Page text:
According to data from July 2021’s Halifax House Price Index, Wales recorded a nearly 14% increase in annual house prices compared to this time last year.
Wales set its highest numbers in over 15 years, boasting a 13.8% yearly increase. Along with Wales, Yorkshire also posted its highest annual figures (11%) for more than 16 years.
Across the rest of the UK, though, the annual rise was a modest 7.6% (down from the lofty 8.7% in June). In London, annual inflation rose by just 2.5%, whilst gains in the South East and Eastern England remain amongst the lowest in the UK.
The average UK house price now stands at £261,221, making a slight 0.4% increase from the previous month, but still more than £18,500 higher than a year ago.
Commenting on this month’s data, Halifax’s Managing Director, Russell Galley, said: “House prices rose by 0.4% in July to add £1,122 to the cost of the average property, pulling back some of the ground lost during June.”
Russel adds: “Annual price growth fell to +7.6%, its lowest level since March. This easing was somewhat expected given the strength of price inflation seen last summer, as the market began its recovery from the first lockdown, and with activity supported by the start of the stamp duty holiday.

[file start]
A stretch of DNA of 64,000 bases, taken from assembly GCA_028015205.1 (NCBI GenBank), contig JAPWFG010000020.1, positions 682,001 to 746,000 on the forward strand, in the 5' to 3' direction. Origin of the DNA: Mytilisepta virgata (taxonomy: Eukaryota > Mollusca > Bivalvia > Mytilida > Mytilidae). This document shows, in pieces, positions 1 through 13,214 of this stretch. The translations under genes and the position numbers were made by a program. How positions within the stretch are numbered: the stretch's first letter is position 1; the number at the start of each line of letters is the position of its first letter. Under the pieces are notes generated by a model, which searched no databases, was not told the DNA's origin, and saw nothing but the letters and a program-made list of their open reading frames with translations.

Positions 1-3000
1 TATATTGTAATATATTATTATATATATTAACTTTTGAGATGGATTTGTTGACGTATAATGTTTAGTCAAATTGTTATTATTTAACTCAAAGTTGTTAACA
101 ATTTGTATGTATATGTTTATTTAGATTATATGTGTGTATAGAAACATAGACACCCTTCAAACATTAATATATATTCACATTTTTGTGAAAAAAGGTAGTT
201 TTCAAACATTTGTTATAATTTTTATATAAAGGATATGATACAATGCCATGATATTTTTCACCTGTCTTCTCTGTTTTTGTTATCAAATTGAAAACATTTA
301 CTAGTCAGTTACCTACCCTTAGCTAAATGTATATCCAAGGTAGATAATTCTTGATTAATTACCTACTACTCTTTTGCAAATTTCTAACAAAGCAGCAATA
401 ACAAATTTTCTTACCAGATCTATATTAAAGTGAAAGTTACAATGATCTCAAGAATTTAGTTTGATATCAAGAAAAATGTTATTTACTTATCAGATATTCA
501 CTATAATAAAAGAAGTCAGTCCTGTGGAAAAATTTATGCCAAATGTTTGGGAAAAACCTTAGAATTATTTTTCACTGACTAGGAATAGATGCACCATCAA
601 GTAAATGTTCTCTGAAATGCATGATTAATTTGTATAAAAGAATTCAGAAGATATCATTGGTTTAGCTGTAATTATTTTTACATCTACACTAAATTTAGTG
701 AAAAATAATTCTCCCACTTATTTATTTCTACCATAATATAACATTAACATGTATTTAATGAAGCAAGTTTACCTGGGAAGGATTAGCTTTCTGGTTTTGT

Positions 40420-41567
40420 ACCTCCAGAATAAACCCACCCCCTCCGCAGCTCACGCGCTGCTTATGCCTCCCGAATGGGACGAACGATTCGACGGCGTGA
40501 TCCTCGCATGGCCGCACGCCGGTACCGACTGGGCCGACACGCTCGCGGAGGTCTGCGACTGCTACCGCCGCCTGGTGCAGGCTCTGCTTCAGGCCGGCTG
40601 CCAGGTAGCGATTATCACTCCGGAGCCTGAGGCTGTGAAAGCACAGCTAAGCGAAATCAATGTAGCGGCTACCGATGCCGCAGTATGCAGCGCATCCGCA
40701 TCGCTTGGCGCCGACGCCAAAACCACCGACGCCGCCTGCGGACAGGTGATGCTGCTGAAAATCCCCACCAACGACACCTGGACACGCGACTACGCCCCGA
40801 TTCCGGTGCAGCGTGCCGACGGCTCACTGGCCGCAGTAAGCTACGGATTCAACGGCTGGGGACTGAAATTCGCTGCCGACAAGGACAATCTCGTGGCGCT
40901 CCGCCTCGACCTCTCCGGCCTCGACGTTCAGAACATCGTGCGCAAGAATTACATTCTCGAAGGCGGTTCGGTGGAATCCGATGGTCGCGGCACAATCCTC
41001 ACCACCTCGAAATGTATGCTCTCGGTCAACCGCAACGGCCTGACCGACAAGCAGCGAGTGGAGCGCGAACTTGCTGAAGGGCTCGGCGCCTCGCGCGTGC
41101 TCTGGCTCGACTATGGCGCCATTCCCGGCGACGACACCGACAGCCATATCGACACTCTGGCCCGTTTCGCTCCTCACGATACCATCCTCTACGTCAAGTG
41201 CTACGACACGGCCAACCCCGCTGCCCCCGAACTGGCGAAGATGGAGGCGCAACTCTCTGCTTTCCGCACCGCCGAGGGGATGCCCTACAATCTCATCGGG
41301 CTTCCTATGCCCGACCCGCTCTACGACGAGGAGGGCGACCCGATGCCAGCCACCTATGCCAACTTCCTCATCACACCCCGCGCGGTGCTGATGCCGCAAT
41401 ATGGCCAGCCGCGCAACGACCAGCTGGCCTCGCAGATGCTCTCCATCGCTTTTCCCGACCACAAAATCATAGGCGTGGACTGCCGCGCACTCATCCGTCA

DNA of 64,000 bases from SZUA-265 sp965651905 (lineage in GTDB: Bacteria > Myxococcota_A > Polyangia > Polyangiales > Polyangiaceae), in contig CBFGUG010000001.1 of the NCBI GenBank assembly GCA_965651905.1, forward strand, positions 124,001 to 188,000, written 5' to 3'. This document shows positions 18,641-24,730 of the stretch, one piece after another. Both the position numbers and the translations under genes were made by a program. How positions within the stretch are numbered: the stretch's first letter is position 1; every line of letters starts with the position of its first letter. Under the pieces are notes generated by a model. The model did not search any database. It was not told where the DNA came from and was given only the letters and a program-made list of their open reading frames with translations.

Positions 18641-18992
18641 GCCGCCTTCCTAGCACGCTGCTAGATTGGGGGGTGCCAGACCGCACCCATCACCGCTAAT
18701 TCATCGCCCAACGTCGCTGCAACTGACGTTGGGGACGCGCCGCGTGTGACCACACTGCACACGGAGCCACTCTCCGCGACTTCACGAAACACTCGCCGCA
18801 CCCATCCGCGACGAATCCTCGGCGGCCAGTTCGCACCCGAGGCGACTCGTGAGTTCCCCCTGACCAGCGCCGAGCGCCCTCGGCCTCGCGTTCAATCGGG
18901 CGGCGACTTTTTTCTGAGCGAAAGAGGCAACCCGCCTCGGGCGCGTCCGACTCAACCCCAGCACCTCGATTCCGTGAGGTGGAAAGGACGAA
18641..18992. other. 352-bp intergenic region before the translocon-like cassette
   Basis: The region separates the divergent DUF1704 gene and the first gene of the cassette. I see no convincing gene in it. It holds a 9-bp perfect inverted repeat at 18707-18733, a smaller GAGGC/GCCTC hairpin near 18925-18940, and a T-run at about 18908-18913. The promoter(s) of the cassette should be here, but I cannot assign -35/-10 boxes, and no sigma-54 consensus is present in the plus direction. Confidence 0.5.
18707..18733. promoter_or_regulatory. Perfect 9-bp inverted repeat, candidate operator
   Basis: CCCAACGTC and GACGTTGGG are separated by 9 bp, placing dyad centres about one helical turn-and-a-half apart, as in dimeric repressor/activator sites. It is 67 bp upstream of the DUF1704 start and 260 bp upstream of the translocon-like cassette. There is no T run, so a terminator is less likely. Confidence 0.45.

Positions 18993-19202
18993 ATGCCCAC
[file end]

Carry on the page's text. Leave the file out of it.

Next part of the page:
“Recent months have been characterised by historically high volumes of buyer activity, with June the busiest month for mortgage completions since 2008. This has been fuelled both by the ‘race for space’ and the time-limited stamp duty break. With the latter now entering its final stages (the zero percent rate only applies to the first £250,000 of the purchase price, before reverting back to standard rates from October), buyer activity should continue to ease over the coming months, and a steadier period for the market may lie ahead.
“Latest industry figures show instructions for sale are falling and estate agents are experiencing a drop in their available stock. This general lack of supply should help to support prices in the near term, as will the exceptionally low cost of borrowing and continued strong customer demand.
“Although there remains some uncertainty over the impact on employment from the unwinding of government support schemes, on balance the risks to the macro-environment are receding, with consumer confidence improving, the labour market recovering, and the economy expanding as restrictions are lifted. Overall, assuming a continuation of recent economic trends, we expect the housing market to remain solid over the next few months, with annual price growth continuing to slow but remaining well into positive territory by the end of the year.”